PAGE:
Careers in science, technology, engineering and mathematics, and the engineering sector in particular, fail to attract students from disadvantaged backgrounds, and also women. We must challenge those perceptions and stereotypes to deal with that problem, and with our productivity crisis. In September, I will host Wiltshire’s first engineering festival. Will the Secretary of State join me there?
The festival sounds like a great initiative. I should be delighted if my hon. Friend would send me some details, and I will see if I can possibly come along to it.
The good news is that there were 13,000 more entries by girls to maths and science A-levels in 2015 than there were in 2010. However, we need to do more to challenge the perceptions about engineers, and about STEM careers, that too often put girls off studying those subjects.
A number of organisations have conveyed disappointment at the Government’s response to the findings of the transgender inquiry conducted by the Women and Equalities Committee. Stonewall has questioned the Government’s insistence on further evidence, believing that they have sufficient evidence to take proper action. Does the Minister accept the assessment that this has been a lost opportunity to ensure that all trans and non-binary people are clearly protected in law, and will she commit herself to working with them and others to achieve true equality for all trans people?
Again, I rebut the allegations that this has been a missed opportunity, given that we have taken on board so many of the Committee’s recommendations. The inquiry was a ground-breaking piece of work which has encouraged at least 12 Government organisations to look again at what they do, and to make some very strong and firm commitments to the transgender population to demonstrate that we support them and are paying attention to their needs.
The Minister for Women and Equalities said a moment ago that she and the Government were committed to stamping out inequality wherever it happened. One of the starkest areas of inequality is sentencing: in every single category of offence, a man is more likely to be sent to prison than a woman. For example, 33% of men but only 15% of women convicted of child cruelty and neglect were sent to prison. Will the Minister write to the chairman of the Sentencing Council instructing him to treat women and men in the same way when they come before the courts?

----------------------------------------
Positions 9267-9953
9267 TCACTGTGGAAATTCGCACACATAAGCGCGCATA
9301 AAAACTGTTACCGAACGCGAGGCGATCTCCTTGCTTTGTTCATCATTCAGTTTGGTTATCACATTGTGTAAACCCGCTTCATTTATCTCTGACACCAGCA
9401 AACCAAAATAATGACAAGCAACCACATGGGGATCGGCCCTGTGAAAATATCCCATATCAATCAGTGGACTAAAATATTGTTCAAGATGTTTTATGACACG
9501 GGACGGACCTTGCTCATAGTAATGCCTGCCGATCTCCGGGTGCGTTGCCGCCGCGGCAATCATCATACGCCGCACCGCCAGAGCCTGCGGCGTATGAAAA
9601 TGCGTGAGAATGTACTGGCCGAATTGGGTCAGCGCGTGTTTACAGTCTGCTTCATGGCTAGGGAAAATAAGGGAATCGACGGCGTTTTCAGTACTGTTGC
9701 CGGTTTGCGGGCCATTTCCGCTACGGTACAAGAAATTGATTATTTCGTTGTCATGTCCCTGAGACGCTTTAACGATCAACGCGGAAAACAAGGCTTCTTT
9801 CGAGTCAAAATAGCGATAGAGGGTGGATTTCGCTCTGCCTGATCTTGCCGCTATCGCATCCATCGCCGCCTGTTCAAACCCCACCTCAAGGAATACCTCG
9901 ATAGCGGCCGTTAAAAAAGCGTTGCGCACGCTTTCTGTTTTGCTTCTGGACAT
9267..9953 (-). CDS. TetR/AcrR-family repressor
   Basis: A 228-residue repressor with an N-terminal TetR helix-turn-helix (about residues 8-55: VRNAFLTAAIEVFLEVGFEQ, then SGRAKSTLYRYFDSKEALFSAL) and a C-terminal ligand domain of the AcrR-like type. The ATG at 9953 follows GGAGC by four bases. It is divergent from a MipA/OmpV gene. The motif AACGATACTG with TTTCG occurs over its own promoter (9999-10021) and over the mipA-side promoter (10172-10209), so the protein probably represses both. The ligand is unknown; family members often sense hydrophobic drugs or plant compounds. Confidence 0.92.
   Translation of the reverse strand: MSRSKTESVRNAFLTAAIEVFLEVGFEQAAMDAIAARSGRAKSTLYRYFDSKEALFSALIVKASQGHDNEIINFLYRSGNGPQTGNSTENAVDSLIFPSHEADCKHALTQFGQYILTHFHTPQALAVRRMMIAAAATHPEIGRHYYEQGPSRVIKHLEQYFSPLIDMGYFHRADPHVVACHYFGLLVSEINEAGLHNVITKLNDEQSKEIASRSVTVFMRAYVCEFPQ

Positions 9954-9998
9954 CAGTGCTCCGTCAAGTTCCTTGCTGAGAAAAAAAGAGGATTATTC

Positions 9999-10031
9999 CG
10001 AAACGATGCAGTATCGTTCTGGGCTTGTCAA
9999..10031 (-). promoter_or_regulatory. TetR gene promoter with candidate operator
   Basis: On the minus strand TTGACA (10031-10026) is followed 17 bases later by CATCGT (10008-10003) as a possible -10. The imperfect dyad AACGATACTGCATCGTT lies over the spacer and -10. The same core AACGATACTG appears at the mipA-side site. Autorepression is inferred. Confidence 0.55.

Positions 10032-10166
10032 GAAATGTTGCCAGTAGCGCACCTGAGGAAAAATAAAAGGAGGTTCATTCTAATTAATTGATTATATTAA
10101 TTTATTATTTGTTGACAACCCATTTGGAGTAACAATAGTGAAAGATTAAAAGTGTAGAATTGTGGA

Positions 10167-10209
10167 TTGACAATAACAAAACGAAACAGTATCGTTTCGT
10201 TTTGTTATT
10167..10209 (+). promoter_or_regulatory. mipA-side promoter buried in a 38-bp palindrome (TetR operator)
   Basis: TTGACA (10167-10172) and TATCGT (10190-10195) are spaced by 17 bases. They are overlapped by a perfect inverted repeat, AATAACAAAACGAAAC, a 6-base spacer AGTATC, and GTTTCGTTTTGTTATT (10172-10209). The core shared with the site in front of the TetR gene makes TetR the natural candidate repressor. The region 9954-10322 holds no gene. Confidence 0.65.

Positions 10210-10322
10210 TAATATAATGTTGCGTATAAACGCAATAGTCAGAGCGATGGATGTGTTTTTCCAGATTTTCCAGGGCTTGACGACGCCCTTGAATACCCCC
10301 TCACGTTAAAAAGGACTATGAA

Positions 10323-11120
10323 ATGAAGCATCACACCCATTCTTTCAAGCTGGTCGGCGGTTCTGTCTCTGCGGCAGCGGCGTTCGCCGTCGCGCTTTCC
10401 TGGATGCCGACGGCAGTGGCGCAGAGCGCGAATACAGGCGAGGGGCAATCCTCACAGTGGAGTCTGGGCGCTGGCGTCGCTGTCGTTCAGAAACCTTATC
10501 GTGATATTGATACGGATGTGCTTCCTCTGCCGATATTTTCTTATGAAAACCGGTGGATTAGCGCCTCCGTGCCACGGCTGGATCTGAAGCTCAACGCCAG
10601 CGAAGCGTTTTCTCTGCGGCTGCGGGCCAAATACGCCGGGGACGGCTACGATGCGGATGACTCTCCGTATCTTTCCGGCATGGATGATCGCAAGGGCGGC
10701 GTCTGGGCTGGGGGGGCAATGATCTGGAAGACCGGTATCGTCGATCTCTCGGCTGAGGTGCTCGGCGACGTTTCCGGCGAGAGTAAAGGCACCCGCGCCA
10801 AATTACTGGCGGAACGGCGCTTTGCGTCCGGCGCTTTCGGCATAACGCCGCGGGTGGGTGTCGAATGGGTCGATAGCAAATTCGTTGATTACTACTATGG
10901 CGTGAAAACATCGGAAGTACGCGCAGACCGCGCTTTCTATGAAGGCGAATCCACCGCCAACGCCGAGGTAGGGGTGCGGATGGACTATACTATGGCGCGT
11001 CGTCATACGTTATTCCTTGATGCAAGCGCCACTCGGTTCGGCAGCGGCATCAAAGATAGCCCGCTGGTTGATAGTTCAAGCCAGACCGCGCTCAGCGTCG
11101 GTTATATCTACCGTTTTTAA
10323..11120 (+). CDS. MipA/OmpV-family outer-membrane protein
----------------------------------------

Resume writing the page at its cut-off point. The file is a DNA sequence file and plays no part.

As my hon. Friend knows, the judiciary are entirely independent of the Government, and rightly so. There are no gender preferences in sentencing guidelines; every sentence is handed down on the basis of the offence committed and any mitigating factors. As my hon. Friend also knows, although women who are convicted of the offence that he identified are less likely to go to prison, the sentences that they receive when they are sent to prison are longer than those given to their male counterparts.
We learnt this week that the Government had downgraded the pensions portfolio from Minister of State to Under-Secretary of State. Vast inequalities are facing women such as the members of the Women Against State Pension Inequality Campaign, and will face future pensioners following the change in the state pension. Is it not simply shameful that a Minister of State has not been appointed to deal with not just those inequalities, but the uncertainty that retirees will face following the vote to leave the European Union?
The Department for Work and Pensions takes its responsibilities for these issues extremely seriously, and it has, in fact, been strengthened by having an additional “half a Minister”. I think it trivial to focus on a job title when what we are seeking to do is give qualified, competent and determined people the right roles.
I congratulate my right hon. Friend the Minister on her appointment. One of the key decisions that she will have to make very quickly relates to the close of the two-year period of discussion of caste discrimination. I have already written to her, but will she undertake to meet me and a delegation from the Hindu community who are determined to see that illogical discrimination removed from the statute book?
I should be happy to meet the hon. Gentleman. I will locate his letter at the Department, and read it very carefully.